Friendly Neighborhood Spider-Man #1
Cover to ‘Friendly Neighborhood Spider-Man’ #1. Art by Andrew Robinson/Marvel

by Jarrod Jones. Your favorite web-zipping superhero has been flying high for dang-near sixty years. It can feel like he’s more brand than man these days, a self-perpetuating cross-media juggernaut who thrives just as much (if not more) in the various licensed products and films and animated series that feature him as he does in the arena of the printed page.

Heck, even in Friendly Neighborhood Spider-Man #1, the latest in a long line of spin-offs to feature Marvel’s wall-crawling Peter Parker, the character seems to be inadvertently hawking his own wares with an advertisement for something called a “Ready Go Spider-Man Toothbrush”. (It’s electric, and features a sticker of Spider-Man as he appeared in last year’s Avengers: Infinity War.) I had to stop writing this review to watch a new trailer for the hero’s eighth feature-length film, Spider-Man: Far From Home, which has already raked in millions of views. Spider-Man flexes so much strength as an IP that he has his own multiverse, as seen in mega-events as Spider-Geddon and this past winter’s ludicrously great Spider-Man: Into the Spider-Verse, a film that features a paunchy Parker be-knighting a younger Spider-Man named Miles Morales—who, it must be noted, has already been swinging around in his own comic books for nearly a decade.

All this begs the question: Does the world really need another Peter Parker book?

The answer is no, but also yes. Friendly Neighborhood Spider-Man is at the very least aware of the ceaseless glut of Spider-tie-ins and such—the series’ editor, Nick Lowe, makes a point of bringing it up in his introductory missive towards the end of the issue, which I appreciated. Must there be another Peter Parker book? Did you read the first paragraph? Of course there must. What matters is the quality of the book, and Friendly has been put together by a team that has every intention of furthering this brand but also, and this is important, impressing upon us the integrity of its leading man.

Friendly Neighborhood Spider-Man stands apart from the flagship Amazing title by zeroing in on the character’s pleasant environs, and it spends more time with the character out-of-mask than in. It’s obvious, really—”friendly neighborhood” is as much a part of the brand as Spidey is a part of Parker, and now here’s a book about the character between swings and the people that make up his daily New York life. The issue is filled with lovely bits where Spidey bops around street-level: he averts a disaster that’s directly related to the city’s ineffectual bridge repair; he helps an older neighbor with their groceries (and gets a sack of apples for his trouble); he shares a hot dog with the area’s homeless at the “best” cart in the burg. It’s all good stuff.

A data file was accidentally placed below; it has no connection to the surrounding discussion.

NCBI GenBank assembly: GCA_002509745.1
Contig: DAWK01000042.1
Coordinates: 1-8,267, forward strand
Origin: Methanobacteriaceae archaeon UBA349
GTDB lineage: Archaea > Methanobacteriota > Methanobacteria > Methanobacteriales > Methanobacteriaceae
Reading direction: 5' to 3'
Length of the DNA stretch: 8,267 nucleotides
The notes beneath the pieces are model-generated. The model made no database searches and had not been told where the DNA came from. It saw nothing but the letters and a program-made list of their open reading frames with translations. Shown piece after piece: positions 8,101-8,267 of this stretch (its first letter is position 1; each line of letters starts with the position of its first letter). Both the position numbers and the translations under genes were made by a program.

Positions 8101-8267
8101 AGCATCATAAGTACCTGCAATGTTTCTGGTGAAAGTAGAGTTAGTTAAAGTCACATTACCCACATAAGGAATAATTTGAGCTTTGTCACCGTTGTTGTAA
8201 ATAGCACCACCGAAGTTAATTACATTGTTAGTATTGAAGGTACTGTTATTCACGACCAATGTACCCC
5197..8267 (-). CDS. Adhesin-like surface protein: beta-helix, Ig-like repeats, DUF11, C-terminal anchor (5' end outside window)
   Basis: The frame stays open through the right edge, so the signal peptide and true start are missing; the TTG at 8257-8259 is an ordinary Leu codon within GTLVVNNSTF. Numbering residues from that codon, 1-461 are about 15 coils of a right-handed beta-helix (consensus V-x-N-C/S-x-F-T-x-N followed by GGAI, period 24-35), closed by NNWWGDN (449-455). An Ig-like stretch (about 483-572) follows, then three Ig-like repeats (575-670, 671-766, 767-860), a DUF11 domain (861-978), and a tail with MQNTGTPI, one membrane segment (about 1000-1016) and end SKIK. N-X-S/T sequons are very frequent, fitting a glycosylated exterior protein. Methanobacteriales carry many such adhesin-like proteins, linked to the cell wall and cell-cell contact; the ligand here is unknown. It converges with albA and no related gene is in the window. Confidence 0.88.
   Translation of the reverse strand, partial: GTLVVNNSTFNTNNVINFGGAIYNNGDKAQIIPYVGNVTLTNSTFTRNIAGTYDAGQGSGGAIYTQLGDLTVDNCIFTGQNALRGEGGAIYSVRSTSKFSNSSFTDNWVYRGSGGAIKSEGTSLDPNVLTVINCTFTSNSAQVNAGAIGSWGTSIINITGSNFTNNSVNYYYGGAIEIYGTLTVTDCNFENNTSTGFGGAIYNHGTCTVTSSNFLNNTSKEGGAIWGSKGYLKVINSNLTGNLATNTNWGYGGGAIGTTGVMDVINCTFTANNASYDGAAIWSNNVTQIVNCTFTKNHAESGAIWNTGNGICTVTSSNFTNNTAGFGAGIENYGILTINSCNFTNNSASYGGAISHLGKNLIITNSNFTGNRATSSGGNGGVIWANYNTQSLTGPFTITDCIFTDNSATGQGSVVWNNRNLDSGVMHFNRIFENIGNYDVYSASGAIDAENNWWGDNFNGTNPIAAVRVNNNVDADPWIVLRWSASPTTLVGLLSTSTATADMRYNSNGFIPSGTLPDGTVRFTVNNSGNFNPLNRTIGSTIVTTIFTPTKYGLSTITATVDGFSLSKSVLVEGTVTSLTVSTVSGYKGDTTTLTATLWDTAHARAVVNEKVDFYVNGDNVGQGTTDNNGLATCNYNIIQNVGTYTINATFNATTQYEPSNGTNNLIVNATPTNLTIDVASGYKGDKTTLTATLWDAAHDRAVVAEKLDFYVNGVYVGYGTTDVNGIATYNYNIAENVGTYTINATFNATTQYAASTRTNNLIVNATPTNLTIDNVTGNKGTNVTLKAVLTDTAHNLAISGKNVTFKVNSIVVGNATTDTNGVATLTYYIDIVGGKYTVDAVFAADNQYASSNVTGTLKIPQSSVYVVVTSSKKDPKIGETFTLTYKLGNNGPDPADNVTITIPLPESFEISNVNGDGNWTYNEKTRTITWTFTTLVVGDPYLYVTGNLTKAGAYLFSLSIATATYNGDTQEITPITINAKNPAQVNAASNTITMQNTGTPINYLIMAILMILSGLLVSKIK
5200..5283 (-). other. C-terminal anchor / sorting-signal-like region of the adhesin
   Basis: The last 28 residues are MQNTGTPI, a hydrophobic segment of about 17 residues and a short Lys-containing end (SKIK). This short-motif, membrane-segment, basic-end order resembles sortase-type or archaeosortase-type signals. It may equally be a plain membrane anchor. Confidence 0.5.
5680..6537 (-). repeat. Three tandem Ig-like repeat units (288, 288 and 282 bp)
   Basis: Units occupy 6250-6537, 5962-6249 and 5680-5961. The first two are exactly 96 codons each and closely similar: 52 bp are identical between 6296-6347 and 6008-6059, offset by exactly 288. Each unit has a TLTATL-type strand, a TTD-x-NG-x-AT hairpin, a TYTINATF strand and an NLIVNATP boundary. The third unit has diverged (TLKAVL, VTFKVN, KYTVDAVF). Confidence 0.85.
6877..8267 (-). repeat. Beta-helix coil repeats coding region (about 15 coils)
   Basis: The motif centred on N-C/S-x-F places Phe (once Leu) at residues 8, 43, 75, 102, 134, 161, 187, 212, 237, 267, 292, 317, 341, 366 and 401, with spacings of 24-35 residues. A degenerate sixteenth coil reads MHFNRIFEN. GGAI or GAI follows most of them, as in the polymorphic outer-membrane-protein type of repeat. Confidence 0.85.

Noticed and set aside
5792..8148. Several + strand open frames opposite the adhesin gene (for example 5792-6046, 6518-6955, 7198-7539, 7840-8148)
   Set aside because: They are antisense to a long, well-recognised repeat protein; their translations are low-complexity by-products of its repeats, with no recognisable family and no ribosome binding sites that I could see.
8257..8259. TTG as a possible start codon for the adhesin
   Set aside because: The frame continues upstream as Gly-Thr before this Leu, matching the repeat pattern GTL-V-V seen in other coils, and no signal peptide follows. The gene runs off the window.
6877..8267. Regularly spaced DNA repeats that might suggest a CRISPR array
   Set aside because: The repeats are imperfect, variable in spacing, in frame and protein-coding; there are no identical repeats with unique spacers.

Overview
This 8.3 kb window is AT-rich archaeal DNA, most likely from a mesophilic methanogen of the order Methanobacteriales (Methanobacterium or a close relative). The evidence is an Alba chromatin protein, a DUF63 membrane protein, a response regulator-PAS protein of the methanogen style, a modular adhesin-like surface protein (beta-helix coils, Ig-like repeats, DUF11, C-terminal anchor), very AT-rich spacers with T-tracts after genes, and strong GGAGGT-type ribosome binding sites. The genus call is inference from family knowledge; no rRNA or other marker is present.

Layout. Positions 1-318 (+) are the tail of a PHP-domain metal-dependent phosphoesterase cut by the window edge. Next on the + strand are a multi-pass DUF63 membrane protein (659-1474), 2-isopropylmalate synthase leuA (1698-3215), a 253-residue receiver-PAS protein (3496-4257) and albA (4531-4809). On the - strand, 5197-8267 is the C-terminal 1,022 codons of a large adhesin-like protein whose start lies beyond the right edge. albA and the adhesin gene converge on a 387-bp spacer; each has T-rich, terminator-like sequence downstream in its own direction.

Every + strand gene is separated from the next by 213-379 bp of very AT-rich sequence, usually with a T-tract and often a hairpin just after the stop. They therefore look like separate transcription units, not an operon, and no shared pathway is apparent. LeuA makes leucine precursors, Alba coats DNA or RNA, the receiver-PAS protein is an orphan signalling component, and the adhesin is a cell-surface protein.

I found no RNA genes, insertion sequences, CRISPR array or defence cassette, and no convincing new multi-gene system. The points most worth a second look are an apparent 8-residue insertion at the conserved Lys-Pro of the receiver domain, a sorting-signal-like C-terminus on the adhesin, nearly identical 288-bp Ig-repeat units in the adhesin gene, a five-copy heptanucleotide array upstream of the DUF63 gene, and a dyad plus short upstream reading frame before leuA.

In Amazing, Peter shares living quarters with Randy Robertson and crummy supervillain Fred “Boomerang” Myers. That remains the case here, which makes Peter’s slipping in and out of his apartment problematic. Fred’s not here to make Peter’s like a living heck—he already did that in Amazing, kind of—but the issue includes a cheeky burst of comedy that involves couch potato Fred and Peter’s rather interesting choice in undergarments. It’s the funniest part of an issue packed with several other instances of humor and heart. (The show-stopper, though? When little girl Jordie tries to squish the spider on our hero’s chest. Good lord, I nearly died.)

That’s the thing. Friendly is so gosh-darn sweet. The series is written by Tom Taylor, who has a knack for approaching legend-status characters and imbuing them with a newfound energy (read his improbably good video game tie-in, Injustice, for another example). His skill at staging one surprise after another engages Friendly, gives it a dramatic agility that matches its star. Then there’s Taylor’s wit, which is more grounded than the meta-Spidey of Chip Zdarsky’s Spectacular run; this Parker has a level of humility and humanity that’s reminiscent of the era of Lee & Romita, Sr.

Which makes the Romita-esque spitcurl that series artist Juann Cabal slaps on Parker’s forehead all the more wonderful. In terms of character and tone Cabal nails this debut issue; his razor-thin lines capture expression in his cast that runs the gamut of emotion, and Cabal’s ability to stay on-model rivals that of Mikel Janín. His backgrounds lack the idiosyncrasies that a quirky book like Friendly might call for, but they’re sharp, and filled with compelling Easter eggs that don’t detract from the particulars of the moment. (I’m still deciphering that chalkboard in Ms. Marnie’s apartment.)

Nolan Woodard takes advantage of the open spaces Cabal leaves him by filling them with warm tones for interior scenes and gloriously bright blue hues for the issue’s day-time setting. When Spidey takes a flying leap into the open void of page one, Woodard’s brilliant blues make you want to jump, too. So Travis Lanham gets in on all this optimism, because how could he not, by cranking up Spider-Man’s blue/red monologue boxes enough to make this one complete, gloriously constructed package. It’s A+ quality in a format (the floppy) that often glosses over such things.

So, yeah. Here’s another Peter Parker book. And there will doubtless be more in the years to come. I’ve added Friendly to my pull list, not because Amazing Spider-Man doesn’t provide me the thrills I demand in my Spidey tales—it does. But I have a feeling Friendly Neighborhood Spider-Man is going to be the book that lets us get to know Peter Parker even more than we already do, somehow, by letting the guy be a person instead of an icon.


Written by Tom Taylor.

Art by Juann Cabal.

Colors by Nolan Woodard.

Letters by Travis Lanham.

9 out of 10

Check out this four-page preview of ‘Friendly Neighborhood Spider-Man’ #1, courtesy of Marvel!